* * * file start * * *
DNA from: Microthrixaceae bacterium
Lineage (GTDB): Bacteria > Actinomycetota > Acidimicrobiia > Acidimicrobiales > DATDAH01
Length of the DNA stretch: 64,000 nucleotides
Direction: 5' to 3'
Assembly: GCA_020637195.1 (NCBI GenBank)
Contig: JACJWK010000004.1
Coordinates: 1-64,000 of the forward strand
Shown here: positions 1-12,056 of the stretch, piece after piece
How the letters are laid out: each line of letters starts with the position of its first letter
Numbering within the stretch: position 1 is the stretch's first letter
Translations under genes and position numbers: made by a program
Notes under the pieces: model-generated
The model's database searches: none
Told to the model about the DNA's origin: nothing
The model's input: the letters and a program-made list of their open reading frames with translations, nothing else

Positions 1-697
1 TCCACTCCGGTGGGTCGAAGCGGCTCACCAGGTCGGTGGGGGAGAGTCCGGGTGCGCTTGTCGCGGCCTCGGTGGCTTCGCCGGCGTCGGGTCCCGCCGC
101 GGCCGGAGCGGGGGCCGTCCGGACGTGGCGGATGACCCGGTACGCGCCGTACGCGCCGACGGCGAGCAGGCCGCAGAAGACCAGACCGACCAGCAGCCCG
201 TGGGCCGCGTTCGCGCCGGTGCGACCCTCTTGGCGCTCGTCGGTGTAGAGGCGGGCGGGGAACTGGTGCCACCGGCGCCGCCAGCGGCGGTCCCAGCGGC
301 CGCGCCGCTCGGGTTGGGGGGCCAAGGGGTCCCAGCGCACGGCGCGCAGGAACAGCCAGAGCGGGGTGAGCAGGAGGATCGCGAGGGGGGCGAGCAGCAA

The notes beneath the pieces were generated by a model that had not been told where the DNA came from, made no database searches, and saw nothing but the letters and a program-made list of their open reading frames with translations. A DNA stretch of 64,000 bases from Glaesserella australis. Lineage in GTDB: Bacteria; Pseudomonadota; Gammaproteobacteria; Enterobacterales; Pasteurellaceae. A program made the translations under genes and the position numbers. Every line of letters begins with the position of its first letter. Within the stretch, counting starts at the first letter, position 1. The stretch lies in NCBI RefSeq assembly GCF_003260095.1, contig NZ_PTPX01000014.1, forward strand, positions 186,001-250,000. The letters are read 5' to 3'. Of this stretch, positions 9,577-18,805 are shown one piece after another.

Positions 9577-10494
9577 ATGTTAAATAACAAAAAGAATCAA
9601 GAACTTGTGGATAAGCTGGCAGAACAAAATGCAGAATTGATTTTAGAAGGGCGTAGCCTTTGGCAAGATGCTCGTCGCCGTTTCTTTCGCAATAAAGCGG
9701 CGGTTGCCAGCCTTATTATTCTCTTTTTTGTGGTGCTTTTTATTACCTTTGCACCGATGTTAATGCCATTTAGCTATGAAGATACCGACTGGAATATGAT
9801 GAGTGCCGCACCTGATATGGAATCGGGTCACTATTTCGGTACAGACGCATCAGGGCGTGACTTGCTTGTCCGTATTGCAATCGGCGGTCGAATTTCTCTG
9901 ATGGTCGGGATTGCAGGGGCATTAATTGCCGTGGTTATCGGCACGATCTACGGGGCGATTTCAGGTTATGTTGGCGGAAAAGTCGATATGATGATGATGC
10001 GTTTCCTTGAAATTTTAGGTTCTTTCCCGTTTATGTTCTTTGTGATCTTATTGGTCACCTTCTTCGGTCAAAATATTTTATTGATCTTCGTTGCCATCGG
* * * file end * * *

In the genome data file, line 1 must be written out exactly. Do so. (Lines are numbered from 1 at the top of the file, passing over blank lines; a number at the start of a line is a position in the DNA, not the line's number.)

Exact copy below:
DNA from: Microthrixaceae bacterium